Referring back to FIGS. 6A and 7A, three elongated support members 170 are provided each with a depending boss 172 mounting a downwardly projecting ball 174. As best illustrated in FIGS. 6A and 6B, the elongated support members 170, two on the left-hand end and one on the right-hand end of the head, extend inwardly to terminate in depending support members 176. Support members 176 are secured to distribution bar 42 by a structure, the details of which are not necessary to a disclosure of this invention. The structure, however, is shown schematically by the dashed lines in these drawing figures. Suffice to say that each of the elongated support members 170 support distribution bar 42 on the three-point mounting provided by the connections between the balls 174 and the cups 124, 134 and 154. More particularly, ball 174 and socket 128 provide a pivotal mounting for the distribution bar 42 which serves as a reference point whereby the distribution bar and ancillary structure may be accurately located. Additionally, by virtue of the contact between ball 174 and flat 144 of cup 134 and the ball 174 and groove contact afforded by cup 154 (FIG. 10), distribution bar 42 may expand or contract in response to changing temperatures. Consequently, the distribution bar and ancillary structure may be accurately and repeatedly accurately located relative to the head and additionally expand or contract in a horizontal plane with the ball-and-socket connection providing the reference point in both cases.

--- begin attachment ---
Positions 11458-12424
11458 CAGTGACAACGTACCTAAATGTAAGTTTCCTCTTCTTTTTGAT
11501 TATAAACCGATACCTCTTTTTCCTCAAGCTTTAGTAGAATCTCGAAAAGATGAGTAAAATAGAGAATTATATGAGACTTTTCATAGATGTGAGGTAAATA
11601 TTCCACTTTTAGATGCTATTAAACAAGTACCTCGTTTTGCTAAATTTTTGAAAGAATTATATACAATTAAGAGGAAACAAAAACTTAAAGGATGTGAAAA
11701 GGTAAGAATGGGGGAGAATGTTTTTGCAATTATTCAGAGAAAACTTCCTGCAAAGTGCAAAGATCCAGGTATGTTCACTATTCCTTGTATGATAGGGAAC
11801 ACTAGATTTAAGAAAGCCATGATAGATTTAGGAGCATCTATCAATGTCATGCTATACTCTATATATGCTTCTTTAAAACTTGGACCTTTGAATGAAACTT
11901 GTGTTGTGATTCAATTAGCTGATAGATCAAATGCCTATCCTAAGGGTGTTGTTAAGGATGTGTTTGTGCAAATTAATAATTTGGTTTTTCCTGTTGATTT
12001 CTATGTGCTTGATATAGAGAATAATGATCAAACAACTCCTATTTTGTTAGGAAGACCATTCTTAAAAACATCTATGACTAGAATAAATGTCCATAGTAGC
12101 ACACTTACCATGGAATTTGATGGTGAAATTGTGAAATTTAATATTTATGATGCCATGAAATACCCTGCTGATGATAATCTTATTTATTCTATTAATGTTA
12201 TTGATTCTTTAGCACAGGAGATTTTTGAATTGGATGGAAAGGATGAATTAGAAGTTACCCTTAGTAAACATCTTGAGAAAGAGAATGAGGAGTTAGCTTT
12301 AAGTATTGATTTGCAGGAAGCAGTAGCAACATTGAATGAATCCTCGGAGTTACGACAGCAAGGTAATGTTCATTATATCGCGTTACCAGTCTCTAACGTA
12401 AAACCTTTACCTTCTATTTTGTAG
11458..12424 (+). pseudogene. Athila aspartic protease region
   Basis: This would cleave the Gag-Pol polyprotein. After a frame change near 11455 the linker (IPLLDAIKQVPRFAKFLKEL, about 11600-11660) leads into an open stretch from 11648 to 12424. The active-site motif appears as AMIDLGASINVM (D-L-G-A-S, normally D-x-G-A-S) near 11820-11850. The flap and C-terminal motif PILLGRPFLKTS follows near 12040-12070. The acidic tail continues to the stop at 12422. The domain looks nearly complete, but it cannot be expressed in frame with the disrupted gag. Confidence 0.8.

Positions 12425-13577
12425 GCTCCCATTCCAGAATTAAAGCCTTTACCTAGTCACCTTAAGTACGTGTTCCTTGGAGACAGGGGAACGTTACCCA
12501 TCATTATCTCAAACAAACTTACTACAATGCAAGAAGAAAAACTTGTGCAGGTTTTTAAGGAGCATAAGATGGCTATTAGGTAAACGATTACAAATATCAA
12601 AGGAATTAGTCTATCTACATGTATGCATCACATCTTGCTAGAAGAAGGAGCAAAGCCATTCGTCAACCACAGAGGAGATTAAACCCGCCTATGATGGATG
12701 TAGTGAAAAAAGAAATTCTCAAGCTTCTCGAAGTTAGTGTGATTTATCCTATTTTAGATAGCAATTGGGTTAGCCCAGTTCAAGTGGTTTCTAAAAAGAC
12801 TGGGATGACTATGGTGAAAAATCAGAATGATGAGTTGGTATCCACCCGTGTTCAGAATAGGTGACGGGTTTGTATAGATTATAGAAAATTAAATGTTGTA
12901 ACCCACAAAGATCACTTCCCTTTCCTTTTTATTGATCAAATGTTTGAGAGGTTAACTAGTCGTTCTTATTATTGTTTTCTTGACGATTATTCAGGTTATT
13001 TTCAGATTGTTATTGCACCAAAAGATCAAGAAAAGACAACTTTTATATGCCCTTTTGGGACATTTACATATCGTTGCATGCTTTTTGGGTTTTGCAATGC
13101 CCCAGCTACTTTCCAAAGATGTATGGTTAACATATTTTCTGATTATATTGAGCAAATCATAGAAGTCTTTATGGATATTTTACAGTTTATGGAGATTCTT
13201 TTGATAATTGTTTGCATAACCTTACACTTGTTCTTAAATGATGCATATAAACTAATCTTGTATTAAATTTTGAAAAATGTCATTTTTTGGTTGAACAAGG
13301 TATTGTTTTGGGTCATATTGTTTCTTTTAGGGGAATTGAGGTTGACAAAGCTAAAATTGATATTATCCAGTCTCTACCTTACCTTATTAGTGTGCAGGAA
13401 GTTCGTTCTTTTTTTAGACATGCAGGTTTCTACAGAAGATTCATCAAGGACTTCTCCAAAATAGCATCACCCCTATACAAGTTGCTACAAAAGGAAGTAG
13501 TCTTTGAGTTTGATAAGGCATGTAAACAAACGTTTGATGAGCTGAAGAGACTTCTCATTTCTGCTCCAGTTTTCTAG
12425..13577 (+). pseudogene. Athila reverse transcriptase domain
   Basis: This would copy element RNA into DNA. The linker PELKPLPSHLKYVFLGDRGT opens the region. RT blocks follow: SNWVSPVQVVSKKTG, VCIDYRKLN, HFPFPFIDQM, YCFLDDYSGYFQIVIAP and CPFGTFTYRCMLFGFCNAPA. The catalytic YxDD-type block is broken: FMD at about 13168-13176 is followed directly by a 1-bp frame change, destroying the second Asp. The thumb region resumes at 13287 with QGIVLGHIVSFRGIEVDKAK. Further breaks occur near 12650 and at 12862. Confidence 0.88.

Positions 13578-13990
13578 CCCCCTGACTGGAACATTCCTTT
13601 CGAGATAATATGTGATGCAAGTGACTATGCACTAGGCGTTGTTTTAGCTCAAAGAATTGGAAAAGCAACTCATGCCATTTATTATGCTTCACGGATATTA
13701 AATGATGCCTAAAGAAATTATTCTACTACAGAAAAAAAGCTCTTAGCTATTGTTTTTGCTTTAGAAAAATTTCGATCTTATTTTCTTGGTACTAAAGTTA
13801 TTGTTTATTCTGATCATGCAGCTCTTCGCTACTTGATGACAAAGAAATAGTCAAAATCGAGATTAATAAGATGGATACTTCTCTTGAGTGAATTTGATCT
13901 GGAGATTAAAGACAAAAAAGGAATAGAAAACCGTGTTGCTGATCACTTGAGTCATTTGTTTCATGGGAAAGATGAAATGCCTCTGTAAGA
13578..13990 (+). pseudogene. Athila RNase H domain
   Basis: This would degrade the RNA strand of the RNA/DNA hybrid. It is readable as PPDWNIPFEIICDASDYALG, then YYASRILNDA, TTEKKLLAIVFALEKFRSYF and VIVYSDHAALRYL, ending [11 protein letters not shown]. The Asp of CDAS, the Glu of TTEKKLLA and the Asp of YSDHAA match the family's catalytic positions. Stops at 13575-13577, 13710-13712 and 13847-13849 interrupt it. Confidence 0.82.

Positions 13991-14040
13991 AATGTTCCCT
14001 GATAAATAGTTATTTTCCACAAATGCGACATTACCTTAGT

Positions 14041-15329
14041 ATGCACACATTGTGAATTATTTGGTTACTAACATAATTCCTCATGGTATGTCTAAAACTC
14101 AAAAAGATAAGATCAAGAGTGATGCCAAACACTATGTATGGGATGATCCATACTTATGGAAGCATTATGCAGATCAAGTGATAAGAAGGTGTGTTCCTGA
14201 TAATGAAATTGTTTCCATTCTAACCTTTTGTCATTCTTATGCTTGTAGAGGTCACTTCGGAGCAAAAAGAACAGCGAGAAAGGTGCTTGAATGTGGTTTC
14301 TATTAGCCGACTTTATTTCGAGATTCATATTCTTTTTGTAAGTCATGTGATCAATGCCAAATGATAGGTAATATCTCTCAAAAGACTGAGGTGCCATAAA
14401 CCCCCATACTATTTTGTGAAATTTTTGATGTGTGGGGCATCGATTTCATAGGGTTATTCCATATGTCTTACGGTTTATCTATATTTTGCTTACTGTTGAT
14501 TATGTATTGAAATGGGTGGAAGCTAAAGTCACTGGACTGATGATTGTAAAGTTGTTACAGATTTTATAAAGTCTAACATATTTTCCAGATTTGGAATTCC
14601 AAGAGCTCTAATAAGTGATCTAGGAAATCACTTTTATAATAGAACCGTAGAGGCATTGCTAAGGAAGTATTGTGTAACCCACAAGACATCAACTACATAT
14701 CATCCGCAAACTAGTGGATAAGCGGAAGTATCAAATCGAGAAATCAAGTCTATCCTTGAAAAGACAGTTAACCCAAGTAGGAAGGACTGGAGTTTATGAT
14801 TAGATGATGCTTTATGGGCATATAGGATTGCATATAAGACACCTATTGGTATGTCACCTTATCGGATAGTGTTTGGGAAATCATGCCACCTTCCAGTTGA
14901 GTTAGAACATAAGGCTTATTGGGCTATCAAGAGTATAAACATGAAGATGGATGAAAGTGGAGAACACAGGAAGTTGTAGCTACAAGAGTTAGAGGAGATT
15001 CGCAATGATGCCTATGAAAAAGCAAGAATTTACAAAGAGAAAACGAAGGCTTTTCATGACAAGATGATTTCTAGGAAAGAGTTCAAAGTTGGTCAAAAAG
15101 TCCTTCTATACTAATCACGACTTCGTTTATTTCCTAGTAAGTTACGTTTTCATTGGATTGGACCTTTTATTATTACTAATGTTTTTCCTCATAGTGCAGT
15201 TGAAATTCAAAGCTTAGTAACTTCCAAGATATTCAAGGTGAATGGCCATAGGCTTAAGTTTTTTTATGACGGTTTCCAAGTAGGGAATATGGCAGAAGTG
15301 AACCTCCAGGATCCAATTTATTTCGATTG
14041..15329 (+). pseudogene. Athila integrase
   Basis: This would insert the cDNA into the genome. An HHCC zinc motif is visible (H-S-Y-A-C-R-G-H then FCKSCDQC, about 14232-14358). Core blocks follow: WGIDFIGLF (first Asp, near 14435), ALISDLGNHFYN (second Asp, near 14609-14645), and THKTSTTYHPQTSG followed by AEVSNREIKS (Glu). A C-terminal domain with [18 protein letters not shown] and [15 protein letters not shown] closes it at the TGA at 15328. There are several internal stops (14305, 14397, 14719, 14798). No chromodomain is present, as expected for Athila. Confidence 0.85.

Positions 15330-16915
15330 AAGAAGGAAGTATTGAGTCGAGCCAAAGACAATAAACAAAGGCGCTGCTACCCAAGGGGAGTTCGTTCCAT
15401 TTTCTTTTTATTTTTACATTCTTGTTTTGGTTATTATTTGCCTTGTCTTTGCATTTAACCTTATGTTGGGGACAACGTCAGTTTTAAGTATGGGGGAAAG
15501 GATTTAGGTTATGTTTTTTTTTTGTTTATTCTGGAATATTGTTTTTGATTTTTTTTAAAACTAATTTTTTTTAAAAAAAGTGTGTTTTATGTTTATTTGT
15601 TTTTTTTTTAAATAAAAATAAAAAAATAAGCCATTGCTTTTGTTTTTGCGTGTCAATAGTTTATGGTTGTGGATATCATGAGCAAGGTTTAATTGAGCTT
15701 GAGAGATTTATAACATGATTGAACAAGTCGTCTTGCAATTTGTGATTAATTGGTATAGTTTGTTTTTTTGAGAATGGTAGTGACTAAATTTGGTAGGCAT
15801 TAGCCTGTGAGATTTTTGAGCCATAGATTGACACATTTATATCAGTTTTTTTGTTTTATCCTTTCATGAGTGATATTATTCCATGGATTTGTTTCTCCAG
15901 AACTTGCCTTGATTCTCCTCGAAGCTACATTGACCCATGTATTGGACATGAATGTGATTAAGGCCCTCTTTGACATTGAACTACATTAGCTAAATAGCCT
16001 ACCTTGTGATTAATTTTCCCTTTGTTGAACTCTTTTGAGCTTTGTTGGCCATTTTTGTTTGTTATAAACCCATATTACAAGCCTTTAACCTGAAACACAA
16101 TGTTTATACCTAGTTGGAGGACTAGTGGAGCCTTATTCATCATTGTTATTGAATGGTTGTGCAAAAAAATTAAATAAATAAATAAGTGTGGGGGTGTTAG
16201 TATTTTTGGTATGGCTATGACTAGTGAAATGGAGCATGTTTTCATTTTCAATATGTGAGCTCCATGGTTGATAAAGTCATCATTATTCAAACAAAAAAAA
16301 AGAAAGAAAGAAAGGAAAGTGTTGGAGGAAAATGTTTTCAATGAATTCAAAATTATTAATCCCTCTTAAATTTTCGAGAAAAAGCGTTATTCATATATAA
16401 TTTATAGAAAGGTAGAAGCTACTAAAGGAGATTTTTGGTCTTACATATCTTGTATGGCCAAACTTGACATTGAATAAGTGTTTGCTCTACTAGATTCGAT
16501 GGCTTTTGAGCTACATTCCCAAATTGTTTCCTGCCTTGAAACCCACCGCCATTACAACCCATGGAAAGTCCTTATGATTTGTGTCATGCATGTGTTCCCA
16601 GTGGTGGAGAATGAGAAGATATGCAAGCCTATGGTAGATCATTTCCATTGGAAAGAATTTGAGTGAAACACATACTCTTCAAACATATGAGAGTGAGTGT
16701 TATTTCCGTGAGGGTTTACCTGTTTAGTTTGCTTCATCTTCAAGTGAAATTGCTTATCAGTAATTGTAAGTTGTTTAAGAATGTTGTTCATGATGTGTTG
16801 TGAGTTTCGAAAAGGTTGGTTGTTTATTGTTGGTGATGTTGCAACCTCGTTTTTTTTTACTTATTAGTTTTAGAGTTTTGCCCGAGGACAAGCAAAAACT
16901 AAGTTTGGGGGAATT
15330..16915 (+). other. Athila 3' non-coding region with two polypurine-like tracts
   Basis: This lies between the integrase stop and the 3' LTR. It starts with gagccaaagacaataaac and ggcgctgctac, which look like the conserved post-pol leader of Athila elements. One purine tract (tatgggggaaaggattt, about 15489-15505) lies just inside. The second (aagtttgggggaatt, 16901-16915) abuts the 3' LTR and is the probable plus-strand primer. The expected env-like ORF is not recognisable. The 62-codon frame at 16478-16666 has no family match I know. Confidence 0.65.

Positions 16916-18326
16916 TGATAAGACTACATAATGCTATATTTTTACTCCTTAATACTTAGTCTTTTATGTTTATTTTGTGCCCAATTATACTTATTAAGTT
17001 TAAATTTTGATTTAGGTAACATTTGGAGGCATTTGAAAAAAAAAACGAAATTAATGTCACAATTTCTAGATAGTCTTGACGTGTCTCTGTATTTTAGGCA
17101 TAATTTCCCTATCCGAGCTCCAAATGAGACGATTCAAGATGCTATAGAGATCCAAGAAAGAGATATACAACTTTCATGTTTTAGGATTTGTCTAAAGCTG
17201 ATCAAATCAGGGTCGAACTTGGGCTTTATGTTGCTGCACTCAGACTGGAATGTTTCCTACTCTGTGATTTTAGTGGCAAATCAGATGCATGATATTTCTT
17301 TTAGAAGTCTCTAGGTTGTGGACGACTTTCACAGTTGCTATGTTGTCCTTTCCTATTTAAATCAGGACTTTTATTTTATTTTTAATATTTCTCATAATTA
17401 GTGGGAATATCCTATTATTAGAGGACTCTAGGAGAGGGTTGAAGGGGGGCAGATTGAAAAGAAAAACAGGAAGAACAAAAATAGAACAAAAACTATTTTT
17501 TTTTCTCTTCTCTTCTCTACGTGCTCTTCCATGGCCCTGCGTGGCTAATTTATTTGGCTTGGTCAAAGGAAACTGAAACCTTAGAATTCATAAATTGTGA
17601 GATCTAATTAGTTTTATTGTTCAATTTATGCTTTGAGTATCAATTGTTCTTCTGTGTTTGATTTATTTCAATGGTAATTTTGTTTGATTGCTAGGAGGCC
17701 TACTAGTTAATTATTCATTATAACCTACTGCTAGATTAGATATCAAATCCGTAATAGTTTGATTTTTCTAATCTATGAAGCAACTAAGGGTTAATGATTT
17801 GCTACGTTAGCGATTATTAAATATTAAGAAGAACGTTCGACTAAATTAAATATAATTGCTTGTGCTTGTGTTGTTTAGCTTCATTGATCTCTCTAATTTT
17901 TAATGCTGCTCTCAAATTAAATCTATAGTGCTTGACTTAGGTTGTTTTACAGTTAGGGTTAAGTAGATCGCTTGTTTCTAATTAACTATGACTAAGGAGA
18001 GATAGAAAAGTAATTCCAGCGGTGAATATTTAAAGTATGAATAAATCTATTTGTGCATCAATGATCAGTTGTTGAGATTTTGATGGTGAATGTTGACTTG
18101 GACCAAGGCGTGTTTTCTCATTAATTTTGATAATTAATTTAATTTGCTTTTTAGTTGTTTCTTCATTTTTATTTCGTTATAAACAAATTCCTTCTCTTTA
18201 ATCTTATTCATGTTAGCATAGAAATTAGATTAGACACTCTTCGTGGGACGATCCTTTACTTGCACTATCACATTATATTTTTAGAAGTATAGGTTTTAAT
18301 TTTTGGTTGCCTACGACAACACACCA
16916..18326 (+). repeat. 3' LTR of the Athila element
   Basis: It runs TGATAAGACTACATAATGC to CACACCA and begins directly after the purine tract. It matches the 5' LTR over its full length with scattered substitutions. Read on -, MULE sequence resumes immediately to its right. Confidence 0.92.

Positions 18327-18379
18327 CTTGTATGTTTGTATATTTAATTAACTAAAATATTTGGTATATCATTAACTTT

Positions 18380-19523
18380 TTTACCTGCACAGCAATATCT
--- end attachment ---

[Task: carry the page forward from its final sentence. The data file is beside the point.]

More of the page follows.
It will be appreciated from the foregoing description that head 12, including distribution bar 42, is removably mounted relative to base 14. That is, by using crane C as illustrated in FIG. 13, the head and distribution bar can be removed from the three-point head-base mounting by lifting the head off the base. This withdraws the balls 84L and 84R from their support on the stanchions 70L, 72L and 86R. Because the left-hand cups 124 and 134, as well as the right-hand cup 154, are supported by head 12, particularly by support beam 30, the distribution bar including such three-point mounting therefor, may be lifted from base 14 with head 12.

It is also a feature of the present invention that the distribution bar can be elevated from its print position to accommodate the passage of thicker substrate, i.e., seams, and then lowered for return to its print position upon passage of a substrate of normal thickness. To accomplish this, and referring particularly to 6A, 7A and 8, there is provided each print station at the left-hand end thereof a pair of elevating mechanisms, generally designated 180L and at the right-hand end a single elevating mechanism 180R. Except for the number of air cylinders and orientation of the mechanisms, they are otherwise identical. Thus, each elevating mechanism includes a housing 182 mounted on a support plate 184, in turn mounted on the mounting plate 24. Housing 182 of mechanism 180L carries an air cylinder 186L which, upon extension or retraction thereof, drives a shaft 188. Housing 182 of mechanism 180R carries a pair of air cylinders 186R which, upon extension or retraction thereof, drive a shaft 188. Each shaft 188 mounts an eccentric cam 190. Each housing 182 also carries a bracket 192, having a central bore 194 for receiving a shaft 196. The lower end of shaft 196 carries a clevis 198 mounting a cam follower 200 for bearing engagement against eccentric cam 190. The upper end of shaft 196 includes a threaded end 202 and a pair of nuts 204 whereby the end 202 may be axially raised or lowered relative to the housing 182. The upper end of shafts 196 register with and bear against the underside of a corresponding pin, i.e., pin 130 disposed at the front left side of head 12, the pin 140 at the rear left side of head 12 or pin 160 at the right side of head 12. Consequently, as eccentric cams 190 rotate when actuated by air cylinders 186L and 18R, cam followers 200 cause shafts 196 to be displaced axially upwardly to displace pins 130, 140 and 160. Upward displacement of these pins thus lifts balls 174 from cups 124, 134 and 154, thereby elevating distribution bar 42 relative to head 12 and the substrate transport.